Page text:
Celebrity Tout Adam Meyer Arrested in Connection with $25 Million Fraud, Extortion Scheme

Celebrity tout Adam H. Meyer, a frequent guest on US-based TV and radio sports handicapping shows who bills himself as “the sports consultant to the stars,” has been arrested and charged in connection with a scheme allegedly perpetrated against a Wisconsin bettor in which Meyer used fraud and threats of force to bilk the man — a Meyer client — out of approximately $25 million.

Meyer, 38, of Fort Lauderdale, Florida, faces six felony charges in connection with the scheme, which were filed on December 2nd in the US District Court for the Eastern District of Wisconsin.

Adam Meyer as he appears on his RealMoneySports.com website

Adam Meyer as he appears on his RealMoneySports.com website

The six charges filed against Meyer to date include three counts of wire fraud and one count each of extortion, interstate travel in aid of a racketeering enterprise, and brandishing a firearm in connection with the commission of other crimes (specifically the extortion charge).  Meyer faces a sentence of up to 20 years each of the five wire fraud, extortion and interstate travel charges, and a possible sentence of seven years to life on the firearm brandishing charge.

Each of the six felony charges also carries a maximum $250,000 fine.

Prosecutors allege that more than $25 million was extorted or taken via fraud from the crime’s primary victim, referred to in the indictment as “Victim A,” over more than four years, from January of 2009 through February of 2013.  Victim A, a wealthy sports bettor living in Fond du Lac County, Wisconsin, about an hour north of Milwaukee, originally began purchasing betting advice from Meyer’s tout services back in 2007.  In 2008, the unnamed victim agreed to wire $1.2 million to Meyer to help Meyer cover unspecified sports losses, which the victim learned only lately was actually money seized local (Florida) law enforcement authorities.

Given that Meyer was involved in several other questionable operations, including the high-profile “Ponzi scheme” business of University of Miami booster Nevin Shapiro (Meyer invested at least $675,000 in Shapiro’s business, while Shapiro himself spent at least $5 million backing Meyer’s touts), the indictment’s details imply that Meyer and his associates targeted the unnamed Wisconsin victim as a mark to financially support them through some of the other legal troubles that were unfolding. In late 2008 the victim attempted to reduce his gambling exposure to Meyer’s operation, which led to the following sequence of events, as described in the indictment:

7. After Victim A reduced his gambling activity, Meyer falsely told Victim A that Meyer’s life was being threatened by a bookie to whom Meyer owed a large gambling debt.  Meyer also falsely told Victim A that the bookie believed that Meyer and Victim A were gambling partners and that the bookie was holding Victim A equally responsible for the debt.

8. Meyer falsely told Victim A that a person named “Kent Wong” was attempting to collect the gambling debt.  “Kent Wong” was actually an alter ego created by Meyer.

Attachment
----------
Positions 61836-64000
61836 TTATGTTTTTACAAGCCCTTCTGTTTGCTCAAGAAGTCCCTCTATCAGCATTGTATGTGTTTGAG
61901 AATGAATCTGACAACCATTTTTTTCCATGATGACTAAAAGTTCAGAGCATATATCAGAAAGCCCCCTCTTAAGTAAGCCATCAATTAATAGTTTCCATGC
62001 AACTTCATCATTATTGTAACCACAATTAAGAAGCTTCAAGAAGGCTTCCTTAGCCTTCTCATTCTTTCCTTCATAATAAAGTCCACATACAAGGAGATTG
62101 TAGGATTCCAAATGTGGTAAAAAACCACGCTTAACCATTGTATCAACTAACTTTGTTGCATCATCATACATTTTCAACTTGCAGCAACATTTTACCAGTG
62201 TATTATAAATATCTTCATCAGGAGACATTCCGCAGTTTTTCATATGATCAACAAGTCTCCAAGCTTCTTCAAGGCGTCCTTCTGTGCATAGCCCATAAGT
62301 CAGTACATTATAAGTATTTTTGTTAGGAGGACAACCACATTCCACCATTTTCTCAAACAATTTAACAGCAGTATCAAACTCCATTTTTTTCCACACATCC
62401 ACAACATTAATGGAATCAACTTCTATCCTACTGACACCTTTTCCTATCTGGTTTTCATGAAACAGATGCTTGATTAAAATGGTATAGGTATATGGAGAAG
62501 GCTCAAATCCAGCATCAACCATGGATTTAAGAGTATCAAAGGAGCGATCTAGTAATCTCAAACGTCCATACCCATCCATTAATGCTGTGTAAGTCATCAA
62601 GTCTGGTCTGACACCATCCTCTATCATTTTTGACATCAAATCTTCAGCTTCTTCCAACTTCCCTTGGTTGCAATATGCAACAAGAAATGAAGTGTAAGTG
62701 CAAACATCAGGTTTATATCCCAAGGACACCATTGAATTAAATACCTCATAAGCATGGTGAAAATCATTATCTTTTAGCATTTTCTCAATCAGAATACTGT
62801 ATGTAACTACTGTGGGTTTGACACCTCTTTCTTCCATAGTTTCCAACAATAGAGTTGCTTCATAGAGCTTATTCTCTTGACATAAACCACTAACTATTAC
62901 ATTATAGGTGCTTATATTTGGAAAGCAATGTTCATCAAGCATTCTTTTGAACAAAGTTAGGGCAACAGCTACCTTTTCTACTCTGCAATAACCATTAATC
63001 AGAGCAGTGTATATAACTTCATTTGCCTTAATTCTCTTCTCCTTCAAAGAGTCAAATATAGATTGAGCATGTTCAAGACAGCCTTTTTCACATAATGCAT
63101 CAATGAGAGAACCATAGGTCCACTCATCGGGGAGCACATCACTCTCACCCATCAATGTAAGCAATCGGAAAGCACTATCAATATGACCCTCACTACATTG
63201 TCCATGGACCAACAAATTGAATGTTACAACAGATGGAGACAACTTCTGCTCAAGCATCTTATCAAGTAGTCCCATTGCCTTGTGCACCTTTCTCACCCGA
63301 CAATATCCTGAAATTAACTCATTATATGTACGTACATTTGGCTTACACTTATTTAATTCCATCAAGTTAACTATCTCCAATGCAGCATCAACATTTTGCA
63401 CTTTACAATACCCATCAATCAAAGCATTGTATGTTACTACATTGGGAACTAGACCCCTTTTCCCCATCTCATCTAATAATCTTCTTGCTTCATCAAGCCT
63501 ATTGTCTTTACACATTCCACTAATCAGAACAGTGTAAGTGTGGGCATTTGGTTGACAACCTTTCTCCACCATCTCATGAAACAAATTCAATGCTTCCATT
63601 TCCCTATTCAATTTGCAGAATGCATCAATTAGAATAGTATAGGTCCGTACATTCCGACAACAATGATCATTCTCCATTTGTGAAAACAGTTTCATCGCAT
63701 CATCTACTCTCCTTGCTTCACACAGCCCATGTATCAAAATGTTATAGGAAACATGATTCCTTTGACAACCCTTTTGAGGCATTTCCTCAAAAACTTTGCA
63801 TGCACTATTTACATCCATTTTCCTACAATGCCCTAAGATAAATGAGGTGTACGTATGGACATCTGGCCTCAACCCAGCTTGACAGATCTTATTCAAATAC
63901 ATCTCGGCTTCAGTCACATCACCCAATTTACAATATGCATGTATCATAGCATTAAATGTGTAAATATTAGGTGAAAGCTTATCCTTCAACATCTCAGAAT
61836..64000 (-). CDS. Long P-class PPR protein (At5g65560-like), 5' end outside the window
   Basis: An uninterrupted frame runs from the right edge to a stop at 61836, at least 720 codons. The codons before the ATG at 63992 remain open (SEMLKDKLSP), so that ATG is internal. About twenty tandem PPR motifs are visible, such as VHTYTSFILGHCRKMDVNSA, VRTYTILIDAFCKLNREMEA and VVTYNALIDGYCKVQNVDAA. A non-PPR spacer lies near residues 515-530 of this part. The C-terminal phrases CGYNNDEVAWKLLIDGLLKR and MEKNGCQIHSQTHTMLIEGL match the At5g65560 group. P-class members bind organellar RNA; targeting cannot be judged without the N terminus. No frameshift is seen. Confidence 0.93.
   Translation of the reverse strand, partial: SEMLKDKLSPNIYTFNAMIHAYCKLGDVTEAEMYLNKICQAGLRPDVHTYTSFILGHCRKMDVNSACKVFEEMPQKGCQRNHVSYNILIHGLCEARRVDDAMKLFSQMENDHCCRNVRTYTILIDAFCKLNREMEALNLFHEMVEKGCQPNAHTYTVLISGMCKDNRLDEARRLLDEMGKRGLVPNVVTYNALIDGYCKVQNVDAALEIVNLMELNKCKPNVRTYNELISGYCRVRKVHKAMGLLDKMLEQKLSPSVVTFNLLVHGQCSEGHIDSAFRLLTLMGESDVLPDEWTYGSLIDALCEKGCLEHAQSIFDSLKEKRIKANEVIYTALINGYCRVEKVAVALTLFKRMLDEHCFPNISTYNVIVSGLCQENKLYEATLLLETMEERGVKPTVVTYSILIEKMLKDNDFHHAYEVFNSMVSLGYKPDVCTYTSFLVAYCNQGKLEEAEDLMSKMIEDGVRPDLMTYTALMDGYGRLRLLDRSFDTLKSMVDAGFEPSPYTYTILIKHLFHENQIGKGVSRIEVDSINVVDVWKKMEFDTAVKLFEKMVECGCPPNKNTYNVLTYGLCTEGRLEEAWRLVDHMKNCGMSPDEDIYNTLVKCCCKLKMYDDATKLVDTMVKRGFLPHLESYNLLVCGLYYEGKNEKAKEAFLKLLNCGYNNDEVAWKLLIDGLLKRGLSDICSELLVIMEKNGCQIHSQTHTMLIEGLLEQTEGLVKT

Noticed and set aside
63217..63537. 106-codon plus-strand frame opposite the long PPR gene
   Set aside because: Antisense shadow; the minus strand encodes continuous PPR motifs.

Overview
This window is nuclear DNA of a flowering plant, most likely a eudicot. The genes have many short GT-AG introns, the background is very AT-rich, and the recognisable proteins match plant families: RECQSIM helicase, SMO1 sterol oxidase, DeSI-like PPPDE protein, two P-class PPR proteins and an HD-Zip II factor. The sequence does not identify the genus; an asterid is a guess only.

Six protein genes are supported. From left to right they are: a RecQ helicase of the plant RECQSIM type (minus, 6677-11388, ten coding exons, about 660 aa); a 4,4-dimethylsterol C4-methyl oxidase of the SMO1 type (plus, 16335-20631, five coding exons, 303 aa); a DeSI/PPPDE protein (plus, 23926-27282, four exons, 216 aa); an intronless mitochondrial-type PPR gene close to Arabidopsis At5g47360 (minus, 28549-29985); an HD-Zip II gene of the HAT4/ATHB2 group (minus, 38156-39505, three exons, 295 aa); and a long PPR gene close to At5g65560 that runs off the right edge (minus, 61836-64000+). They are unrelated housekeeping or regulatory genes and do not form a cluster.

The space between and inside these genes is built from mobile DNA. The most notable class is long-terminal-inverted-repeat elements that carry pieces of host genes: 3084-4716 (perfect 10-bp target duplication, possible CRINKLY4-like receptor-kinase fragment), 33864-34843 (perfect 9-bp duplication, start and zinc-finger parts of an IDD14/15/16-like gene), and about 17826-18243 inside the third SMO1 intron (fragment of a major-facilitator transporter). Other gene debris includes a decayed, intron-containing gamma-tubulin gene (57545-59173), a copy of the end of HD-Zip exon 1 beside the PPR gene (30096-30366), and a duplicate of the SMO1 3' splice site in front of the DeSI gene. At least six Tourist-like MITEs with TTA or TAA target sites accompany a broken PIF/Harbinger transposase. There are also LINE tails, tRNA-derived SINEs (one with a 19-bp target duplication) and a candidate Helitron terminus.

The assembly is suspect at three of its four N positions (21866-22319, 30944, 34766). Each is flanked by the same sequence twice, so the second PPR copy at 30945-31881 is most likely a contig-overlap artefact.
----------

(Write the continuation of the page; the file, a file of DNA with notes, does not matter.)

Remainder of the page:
9. From approximately July 2009 through December 2011, Meyer, sometimes falsely identifying himself as “Kent Wong,” frequently called Victim A to obtain payments toward the gambling debt.  While adopting the “Wong” persona, Meyer threatened that Victim A’s family would be harmed if Victim A did not make payments toward the debt.

10. In response to the threats, Victim A wired and otherwise transferred millions of dollars into accounts as directed by Meyer.  Meyer, in turn, used the funds for his own purposes.

11. In or about early 2012, Victim A refused to send Meyer further funds.  Meyer subsequently contacted Victim A and arranged a meeting under the false pretense that Meyer was going to repay a portion of the money that he had previously received from Victim A.  

12.  On or about April 16, 2012, Meyer and one of his associates flew from Florida to Fond du Lac, Wisconsin, for the meeting.  During the meeting, Meyer’s associate brandished a firearm and demanded that Victim A send Meyer more money to pay off a purported gambling debt.  In response to that threat, Victim A agreed to provide $9.8 million to Meyer.

13. At Meyer’s direction, between April 16, 2012, and April 24, 2012, Victim A wired a total of $9.8 million into accounts controlled by Meyer and Meyer’s agents.

14. Between January 2009 and February 2013, through the threats and false pretenses set forth above, Meyer and his agents obtained more than $25 million from Victim A.

Again, any relationship between the start of the alleged extortion of the Wisconsin victim and Meyer’s own financial problems regarding the Shapiro/U. of Miami mess have yet to be confirmed.  Yet Meyer was stated to have invested $675,000 in Shapiro’s front business and was blocked from legally seeking a refund of that when Shapiro claimed bankruptcy.  Meyer also later sent $900,000 to attorneys in the Shapiro matter to resolve possible “long arm” claims in that case.

For Meyer, who maintains an active profile on his RealMoneySports.com and AdamWins.com websites, the latest episode isn’t his first scrape with the law.  Meyer was convicted of “threatening communication” in attempting to collect a gambling debt way back in 1996, and has been in repeated legal scrapes ever since, including a six-figure casino marker which went unpaid for years and an unprosecuted arrest for domestic violence.

Nonetheless, Meyer has dodged his checkered past enough to land high-profile gigs in media outlets as wide-ranging as CNBC to E! and from USA Today to Cigar Aficianado.  How these and other major media outlets react to the latest developments in Meyer’s life remains to be seen/

Share this article:

Our latest tips

Our latest tips